FORT DRUM, N.Y., Feb 9 (Reuters) - The top U.S. military officer said on Monday he still expects to send up to 30,000 more troops to Afghanistan, even though the Obama administration is reviewing its war strategy.
Navy Admiral Mike Mullen, chairman of the U.S. military's Joint Chiefs of Staff, said providing security had to be the bedrock of any effort to stabilize Afghanistan, where insurgent violence has risen dramatically in the past two years.
But he also said he did not foresee the U.S. troop increase going beyond the extra 20,000 to 30,000 requested by U.S. Army General David McKiernan, the NATO commander in Afghanistan.
"It is not possible to win this, or succeed in Afghanistan, militarily alone," Mullen said at a town-hall style meeting with soldiers at Fort Drum, a military base in New York state that is home to the U.S. Army's 10th Mountain Division.
"But the military side of this is a necessary condition, without which success can't be generated," Mullen added.
"The commander on the ground has asked for additional forces and meeting those requirements against the overall strategy is something that I have an expectation ... to get directed to do," he said.
The United States has 37,000 troops in Afghanistan and its NATO allies have around another 30,000 military personnel there, battling the Taliban and other insurgent groups.
As a presidential candidate, Obama promised to devote more troops and other resources to Afghanistan.
But he has not ordered more forces there since taking office on Jan. 20 and his administration is conducting a review of Afghanistan policy, due to be concluded by early April.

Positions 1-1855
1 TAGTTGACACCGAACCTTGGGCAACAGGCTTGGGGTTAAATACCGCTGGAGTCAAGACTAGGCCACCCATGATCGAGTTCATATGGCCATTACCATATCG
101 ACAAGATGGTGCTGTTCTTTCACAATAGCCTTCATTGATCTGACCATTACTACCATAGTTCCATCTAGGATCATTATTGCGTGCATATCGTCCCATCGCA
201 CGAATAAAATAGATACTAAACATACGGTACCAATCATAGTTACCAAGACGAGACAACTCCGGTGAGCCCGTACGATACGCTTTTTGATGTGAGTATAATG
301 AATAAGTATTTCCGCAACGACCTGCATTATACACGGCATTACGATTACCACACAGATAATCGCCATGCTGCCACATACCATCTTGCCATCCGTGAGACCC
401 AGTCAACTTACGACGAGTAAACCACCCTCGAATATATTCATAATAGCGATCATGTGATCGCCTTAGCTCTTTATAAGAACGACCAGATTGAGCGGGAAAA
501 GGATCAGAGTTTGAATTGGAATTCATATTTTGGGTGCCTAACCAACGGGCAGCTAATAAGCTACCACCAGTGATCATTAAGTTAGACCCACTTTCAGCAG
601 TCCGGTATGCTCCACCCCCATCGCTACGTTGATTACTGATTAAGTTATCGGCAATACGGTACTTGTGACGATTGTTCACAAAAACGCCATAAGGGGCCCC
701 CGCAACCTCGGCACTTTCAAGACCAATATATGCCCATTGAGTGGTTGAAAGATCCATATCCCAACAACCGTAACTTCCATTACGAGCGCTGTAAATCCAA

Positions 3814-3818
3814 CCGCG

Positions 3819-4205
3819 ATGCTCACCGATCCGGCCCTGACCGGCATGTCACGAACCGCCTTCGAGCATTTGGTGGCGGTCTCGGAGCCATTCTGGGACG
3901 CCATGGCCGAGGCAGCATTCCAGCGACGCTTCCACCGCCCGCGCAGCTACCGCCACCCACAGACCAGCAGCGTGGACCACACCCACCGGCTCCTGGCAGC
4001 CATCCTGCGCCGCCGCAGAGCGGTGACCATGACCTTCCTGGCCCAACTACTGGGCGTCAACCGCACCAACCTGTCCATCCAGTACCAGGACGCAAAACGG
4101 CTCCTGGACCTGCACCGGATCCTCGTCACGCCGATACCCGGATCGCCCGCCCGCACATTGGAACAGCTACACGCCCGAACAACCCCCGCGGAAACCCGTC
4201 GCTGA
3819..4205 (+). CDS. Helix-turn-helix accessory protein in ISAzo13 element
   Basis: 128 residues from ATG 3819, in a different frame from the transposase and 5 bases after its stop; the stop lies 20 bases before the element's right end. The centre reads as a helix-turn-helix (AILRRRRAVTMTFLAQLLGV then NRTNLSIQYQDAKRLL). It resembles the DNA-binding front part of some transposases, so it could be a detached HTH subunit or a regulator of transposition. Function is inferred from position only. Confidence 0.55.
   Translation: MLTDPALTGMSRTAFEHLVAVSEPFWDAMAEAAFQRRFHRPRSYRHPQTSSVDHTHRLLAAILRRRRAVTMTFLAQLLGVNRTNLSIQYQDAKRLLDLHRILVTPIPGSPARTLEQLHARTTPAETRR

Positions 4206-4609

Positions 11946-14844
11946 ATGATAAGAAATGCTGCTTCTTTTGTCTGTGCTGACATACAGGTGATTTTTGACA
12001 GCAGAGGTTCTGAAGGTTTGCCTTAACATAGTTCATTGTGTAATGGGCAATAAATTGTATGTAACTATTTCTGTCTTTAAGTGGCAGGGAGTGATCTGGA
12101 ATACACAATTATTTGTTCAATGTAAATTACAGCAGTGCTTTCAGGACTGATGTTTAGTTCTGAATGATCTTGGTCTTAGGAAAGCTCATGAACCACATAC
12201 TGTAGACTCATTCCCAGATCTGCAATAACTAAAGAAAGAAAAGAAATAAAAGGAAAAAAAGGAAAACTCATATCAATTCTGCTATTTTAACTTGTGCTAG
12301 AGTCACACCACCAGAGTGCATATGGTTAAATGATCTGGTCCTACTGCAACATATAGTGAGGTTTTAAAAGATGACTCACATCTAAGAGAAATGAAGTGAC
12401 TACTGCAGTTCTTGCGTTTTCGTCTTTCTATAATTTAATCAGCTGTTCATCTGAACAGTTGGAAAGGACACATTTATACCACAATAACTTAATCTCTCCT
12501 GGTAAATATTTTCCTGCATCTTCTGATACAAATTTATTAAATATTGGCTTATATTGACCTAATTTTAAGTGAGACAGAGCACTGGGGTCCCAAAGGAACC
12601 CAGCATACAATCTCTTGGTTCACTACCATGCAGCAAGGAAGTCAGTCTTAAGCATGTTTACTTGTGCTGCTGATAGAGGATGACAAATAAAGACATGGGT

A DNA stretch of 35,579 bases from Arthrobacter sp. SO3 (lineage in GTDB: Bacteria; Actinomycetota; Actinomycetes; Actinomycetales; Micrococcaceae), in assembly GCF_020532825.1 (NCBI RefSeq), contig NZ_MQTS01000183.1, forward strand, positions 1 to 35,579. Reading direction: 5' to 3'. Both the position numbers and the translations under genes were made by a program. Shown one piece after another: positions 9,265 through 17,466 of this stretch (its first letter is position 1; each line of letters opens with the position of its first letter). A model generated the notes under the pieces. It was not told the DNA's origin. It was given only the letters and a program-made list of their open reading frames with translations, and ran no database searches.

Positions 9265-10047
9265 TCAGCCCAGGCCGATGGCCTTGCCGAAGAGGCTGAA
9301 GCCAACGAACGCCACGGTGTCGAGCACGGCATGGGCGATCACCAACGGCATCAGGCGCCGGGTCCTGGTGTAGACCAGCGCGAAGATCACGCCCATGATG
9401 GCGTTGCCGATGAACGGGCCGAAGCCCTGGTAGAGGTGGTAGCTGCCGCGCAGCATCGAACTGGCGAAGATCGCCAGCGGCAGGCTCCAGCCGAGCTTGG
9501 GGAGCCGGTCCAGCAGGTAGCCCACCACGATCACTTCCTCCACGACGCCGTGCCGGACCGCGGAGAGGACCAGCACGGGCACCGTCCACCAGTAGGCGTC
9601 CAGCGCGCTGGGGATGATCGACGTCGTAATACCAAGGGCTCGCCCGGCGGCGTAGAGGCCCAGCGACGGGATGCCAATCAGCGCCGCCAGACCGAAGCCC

Officials have said troop deployments could be announced before the review is complete but the new administration wants to be sure it is up to speed on the issues before it sends forces into harm's way.
Some extra forces requested by McKiernan have already deployed, or were ordered to do so, under the Bush administration.
The largest element of the buildup so far, the 3rd Brigade of the 10th Mountain Division, based at Fort Drum, deployed last month.
But the NATO commander has also asked for another three brigade-size combat units -- which typically have around 3,500 troops each -- and a host of support forces.
Mullen said any troop increase must be accompanied by more U.S. civilian experts to improve governance and development in areas that have been cleared of insurgents.
"It's got to be met with a commensurate surge from the other agencies, particularly the State Department," he said. (Editing by Anthony Boadle)
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